How Removable Storage Works

By: Jeff Tyson

Solid-State: Cards

A SmartMedia card measures about twice the surface area of a quarter.

Flash-memory storage devices such as CompactFlash or SmartMedia cards are today's most common form of electronic nonvolatile memory. CompactFlash cards were developed by Sandisk in 1994, and they are different from SmartMedia cards in two important ways: They are thicker, and they utilize a controller chip.

CompactFlash consists of a small circuit board with Flash-memory chips and a dedicated controller chip, all encased in a rugged shell that is several times thicker than a SmartMedia card. The increased thickness of the card allows for greater storage capacity.


CompactFlash sizes range from 8 MB to an incredible 4 GB. The onboard controller can increase performance, particularly on devices that have slow processors. However, the case and controller chip add size, weight and complexity to the CompactFlash card when compared to the SmartMedia card.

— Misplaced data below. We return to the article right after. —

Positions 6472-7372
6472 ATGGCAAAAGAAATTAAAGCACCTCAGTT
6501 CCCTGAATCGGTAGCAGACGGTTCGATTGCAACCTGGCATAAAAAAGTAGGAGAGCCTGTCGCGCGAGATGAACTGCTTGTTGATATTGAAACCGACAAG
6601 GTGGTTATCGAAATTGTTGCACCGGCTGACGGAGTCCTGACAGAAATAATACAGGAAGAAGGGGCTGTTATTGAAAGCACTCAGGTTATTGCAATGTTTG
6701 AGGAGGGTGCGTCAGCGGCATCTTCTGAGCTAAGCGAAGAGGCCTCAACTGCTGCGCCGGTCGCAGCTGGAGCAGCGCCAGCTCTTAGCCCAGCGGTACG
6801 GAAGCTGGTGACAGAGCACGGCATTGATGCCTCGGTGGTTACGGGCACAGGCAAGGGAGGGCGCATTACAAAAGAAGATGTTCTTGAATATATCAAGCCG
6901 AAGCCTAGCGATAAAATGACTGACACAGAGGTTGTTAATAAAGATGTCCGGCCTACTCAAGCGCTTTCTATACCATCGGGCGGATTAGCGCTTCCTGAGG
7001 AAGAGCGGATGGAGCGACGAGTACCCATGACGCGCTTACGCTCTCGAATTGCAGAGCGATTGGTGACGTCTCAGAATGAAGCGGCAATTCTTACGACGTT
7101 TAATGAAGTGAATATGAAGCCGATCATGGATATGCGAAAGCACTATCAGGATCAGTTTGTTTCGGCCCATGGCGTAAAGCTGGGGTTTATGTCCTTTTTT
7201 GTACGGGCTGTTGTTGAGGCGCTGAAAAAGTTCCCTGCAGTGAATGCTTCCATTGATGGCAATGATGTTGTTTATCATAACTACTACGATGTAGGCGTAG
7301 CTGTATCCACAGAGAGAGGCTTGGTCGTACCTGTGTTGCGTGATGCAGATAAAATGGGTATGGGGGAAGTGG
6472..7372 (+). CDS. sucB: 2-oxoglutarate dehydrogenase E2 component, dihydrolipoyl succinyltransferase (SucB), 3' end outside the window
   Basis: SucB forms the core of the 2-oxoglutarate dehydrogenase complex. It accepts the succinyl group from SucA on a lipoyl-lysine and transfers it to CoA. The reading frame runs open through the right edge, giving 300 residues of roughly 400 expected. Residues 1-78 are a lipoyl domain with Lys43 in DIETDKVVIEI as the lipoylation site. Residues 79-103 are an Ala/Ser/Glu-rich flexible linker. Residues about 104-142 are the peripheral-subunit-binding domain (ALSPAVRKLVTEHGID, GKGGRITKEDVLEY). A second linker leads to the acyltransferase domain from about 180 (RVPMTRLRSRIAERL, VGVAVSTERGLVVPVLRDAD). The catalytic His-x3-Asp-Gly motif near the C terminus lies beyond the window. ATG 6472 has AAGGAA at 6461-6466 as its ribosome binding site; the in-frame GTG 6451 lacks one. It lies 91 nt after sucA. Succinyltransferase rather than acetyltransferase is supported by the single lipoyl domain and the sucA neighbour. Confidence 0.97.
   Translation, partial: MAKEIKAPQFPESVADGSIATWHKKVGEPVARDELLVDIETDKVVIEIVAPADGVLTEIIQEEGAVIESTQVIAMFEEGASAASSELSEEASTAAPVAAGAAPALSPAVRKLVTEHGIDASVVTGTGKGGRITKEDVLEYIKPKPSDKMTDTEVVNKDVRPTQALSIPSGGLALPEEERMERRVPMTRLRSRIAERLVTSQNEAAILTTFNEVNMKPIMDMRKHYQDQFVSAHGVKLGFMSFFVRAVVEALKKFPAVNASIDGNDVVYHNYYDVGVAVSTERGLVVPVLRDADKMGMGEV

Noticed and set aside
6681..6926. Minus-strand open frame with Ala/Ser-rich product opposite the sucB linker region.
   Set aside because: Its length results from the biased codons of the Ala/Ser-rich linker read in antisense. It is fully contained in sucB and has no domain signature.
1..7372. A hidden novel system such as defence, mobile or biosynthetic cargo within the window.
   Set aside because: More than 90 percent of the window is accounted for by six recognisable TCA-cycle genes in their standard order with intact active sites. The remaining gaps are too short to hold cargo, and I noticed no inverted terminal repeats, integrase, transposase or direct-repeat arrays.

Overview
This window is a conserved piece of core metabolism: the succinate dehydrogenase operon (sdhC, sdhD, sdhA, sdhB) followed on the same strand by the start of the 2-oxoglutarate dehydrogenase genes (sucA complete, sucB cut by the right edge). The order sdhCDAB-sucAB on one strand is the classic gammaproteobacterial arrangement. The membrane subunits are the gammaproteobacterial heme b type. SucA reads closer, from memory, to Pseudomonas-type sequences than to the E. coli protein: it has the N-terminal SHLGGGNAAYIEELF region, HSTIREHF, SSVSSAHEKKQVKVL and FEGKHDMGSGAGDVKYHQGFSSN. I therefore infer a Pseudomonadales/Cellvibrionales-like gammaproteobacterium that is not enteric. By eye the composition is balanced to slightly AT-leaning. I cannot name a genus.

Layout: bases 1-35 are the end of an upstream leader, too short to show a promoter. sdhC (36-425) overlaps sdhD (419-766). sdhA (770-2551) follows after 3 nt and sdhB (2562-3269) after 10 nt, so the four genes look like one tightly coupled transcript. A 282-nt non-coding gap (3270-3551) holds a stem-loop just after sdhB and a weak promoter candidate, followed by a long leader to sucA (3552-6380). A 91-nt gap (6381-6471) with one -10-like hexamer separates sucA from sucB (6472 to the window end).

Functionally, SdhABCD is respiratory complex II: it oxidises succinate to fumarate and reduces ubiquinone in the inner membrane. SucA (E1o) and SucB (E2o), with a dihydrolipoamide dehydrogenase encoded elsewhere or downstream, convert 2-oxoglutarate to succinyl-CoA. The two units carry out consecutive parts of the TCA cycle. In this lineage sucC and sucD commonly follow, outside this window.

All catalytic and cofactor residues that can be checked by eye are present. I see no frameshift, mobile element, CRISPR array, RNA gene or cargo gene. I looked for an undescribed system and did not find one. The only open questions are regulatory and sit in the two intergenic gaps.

The solid-state floppy-disk card (SSFDC), better known as SmartMedia, was originally developed by Toshiba. SmartMedia cards are available in capacities ranging from 2 MB to 128 MB. As seen below, the card itself is quite small.

SmartMedia cards are elegant in their simplicity. A plane electrode is connected to the Flash-memory chip using bonding wires. The Flash-memory chip, plane electrode and bonding wires are embedded in a resin using a technique called over-molded thin package (OMTP). This allows everything to be integrated into a single package without the need for soldering.

SmartMedia cards are capable of fast, reliable performance while allowing you to specify the data you wish to keep. They are small, lightweight and easy to use. They are less rugged than other forms of removable solid-state storage, so you should be very careful when handling and storing them. Check out How Flash Memory Works for more information.